The ultrasonic-sensor can be used with the Joy-Car for the detection of objects and obstacles in a range between 2 and 300 cm. Therefore, it can avoid obstacles with a bigger distance or even can ride towards the objects.

The ultrasonic-sensor is capable of measuring distances precisely, as it sends out highly frequent acoustic pulses. When the pulse hits an object, the sound is reflected. The reflected echo is detected by the sensor. The distance to the object can be calculated by the time span between sending and receiving the ultrasonic pulse.


The obstacle-sensor, the linetracking-sensor and the speed-sensor all work with the same principle: infrared. The sensors use an infrared LED and an infrared receiver to detect the LED light.


The obstacle sensor can detect objects near the Joy-Car. For this purpose, the LED infrared light is radiated to the front. If an object / obstacle enters this light beam, the light is reflected and can be detected by the infrared receiver. The range of this sensor can be adjusted with the potentiometers. However, this sensor can only detect the distance preset by the potentiometers and not actively measure the distance to the nearest object, like the ultrasonic-sensor.


The line tracking sensor emits the infrared light downwards. If there is a light surface under the line-tracking sensor, the light is reflected and detected by the infrared receiver. However, if the infrared light is radiated at a black, non-reflecting surface, there is no infrared light reflected that the infrared receiver could detect. To follow a line, at least 2 sensors, but better 3 sensors, are needed. With the help of 3 sensors, you are then able to determine where the black line is and in which direction you have to steer to follow it.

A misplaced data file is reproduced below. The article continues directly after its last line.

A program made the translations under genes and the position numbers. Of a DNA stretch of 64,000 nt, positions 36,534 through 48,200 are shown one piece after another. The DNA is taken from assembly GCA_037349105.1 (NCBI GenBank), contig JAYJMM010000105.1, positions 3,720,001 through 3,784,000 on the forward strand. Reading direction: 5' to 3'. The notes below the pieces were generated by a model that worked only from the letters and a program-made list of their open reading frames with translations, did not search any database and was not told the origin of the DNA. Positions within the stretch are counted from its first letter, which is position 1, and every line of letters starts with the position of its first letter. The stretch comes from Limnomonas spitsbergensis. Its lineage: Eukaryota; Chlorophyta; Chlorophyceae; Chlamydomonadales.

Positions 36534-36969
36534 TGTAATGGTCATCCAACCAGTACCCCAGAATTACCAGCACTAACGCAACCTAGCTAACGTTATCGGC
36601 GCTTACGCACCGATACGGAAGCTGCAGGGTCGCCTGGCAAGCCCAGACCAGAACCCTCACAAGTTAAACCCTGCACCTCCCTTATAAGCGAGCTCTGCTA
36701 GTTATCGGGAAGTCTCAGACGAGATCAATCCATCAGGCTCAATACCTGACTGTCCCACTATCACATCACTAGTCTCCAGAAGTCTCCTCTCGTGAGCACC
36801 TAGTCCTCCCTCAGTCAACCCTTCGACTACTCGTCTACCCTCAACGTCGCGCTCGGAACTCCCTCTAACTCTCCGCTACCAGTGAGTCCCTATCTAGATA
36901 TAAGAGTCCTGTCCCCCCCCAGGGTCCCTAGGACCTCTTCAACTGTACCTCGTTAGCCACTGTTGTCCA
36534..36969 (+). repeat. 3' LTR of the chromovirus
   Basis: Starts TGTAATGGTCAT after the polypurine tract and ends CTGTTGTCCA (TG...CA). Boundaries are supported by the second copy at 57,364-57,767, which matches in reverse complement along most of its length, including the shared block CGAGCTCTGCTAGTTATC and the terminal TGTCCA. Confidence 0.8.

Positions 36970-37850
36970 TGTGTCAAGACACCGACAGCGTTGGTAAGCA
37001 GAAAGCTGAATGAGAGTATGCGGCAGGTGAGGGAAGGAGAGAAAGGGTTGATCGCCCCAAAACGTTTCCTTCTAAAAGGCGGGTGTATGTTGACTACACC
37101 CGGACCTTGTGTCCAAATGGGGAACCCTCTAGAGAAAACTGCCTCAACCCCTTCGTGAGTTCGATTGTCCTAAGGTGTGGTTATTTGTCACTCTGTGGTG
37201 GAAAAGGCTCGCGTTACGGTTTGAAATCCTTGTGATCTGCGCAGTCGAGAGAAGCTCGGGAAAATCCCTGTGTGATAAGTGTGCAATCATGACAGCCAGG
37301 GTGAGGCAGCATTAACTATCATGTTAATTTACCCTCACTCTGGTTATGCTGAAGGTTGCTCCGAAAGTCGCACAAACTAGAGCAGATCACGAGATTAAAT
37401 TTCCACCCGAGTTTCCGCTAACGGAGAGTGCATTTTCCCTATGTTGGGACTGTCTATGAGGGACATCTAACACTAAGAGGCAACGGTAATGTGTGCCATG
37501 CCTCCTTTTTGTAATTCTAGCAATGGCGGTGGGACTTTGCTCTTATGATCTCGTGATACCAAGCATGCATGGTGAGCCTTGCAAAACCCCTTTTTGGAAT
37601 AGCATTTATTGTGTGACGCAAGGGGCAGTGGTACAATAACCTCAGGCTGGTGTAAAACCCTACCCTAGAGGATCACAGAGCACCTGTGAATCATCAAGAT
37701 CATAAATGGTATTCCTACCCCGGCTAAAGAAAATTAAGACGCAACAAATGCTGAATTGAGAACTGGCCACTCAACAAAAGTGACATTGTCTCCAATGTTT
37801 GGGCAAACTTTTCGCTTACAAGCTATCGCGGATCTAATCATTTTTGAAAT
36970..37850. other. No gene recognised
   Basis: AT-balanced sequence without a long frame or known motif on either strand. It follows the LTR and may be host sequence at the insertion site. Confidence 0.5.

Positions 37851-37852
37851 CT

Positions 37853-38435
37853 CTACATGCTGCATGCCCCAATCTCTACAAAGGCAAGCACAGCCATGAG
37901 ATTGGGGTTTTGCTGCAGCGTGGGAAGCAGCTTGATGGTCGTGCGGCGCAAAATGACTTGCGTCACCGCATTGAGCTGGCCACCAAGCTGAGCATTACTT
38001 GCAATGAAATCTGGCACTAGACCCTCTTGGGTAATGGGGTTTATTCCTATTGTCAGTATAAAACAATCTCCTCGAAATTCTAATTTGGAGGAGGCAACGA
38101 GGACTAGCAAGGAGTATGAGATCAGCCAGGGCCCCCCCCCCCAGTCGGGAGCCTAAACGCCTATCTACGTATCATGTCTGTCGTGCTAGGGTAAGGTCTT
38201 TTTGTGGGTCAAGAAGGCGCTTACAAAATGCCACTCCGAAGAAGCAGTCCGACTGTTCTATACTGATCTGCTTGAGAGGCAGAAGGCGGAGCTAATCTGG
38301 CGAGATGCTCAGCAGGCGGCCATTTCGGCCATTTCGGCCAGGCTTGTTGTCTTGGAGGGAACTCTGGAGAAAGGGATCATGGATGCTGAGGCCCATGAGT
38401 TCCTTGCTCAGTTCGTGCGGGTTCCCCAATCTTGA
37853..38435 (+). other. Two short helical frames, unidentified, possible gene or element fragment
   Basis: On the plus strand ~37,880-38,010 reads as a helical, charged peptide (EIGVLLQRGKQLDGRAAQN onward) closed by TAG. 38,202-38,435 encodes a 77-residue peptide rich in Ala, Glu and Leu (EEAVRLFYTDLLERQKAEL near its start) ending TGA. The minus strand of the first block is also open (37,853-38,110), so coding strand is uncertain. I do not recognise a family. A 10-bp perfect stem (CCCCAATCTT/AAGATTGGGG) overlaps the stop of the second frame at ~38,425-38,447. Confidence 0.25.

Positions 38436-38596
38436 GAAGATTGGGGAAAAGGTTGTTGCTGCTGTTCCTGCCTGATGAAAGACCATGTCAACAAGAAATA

With the speed sensor, the infrared receiver and infrared LED are placed directly opposite to each other. Between receiver and LED is a perforated disc, which is mounted on the shaft of the motor. If the motor shaft rotates, the perforated disc also rotates. This repeatedly interrupts the infrared light of the LED. If you count the number of holes in the perforated disc (in this case 20), you know that the wheel has turned 1/20 per interruption. With this information, it is possible to determine the distance traveled and if you take the past time from interruption to interruption, you can determine the speed.


The sensitivity of the sensors can be adjusted if they do not operate reliably. The line tracking sensors and the obstacle sensors are equipped with potentiometers that can be adjusted with a screwdriver to set the sensitivity. Each sensor has an additional LED that only lights up when the sensor is detecting something. It helps you to check the function of your sensor and to adjust it as well as possible.


Take a white sheet of paper and stick a strip of black adhesive tape on it. Now place your Joy-Car alternatingly on the sheet of paper and on the black tape. Your sensors are correctly adjusted when the LED on each sensor lights up, when the Joy-Car is on the sheet of paper and when the LEDs turn out again when you put the Joy-Car on the tape.


First, remove the chassis from the base so that you can reach the potentiometers of the obstacle-Sensors more easily. The obstacle sensors, unlike the linetracking-sensors, have two potentiometers each. Here you can adjust both the strength of the infrared LED and the sensitivity of the sensor. Hold an object in front of the sensors. The LED should light up and go out again when you remove the object.

ADVICE: You can increase the sensitivity by turning the potentiometer clockwise. Turning it counterclockwise reduces the sensitivity.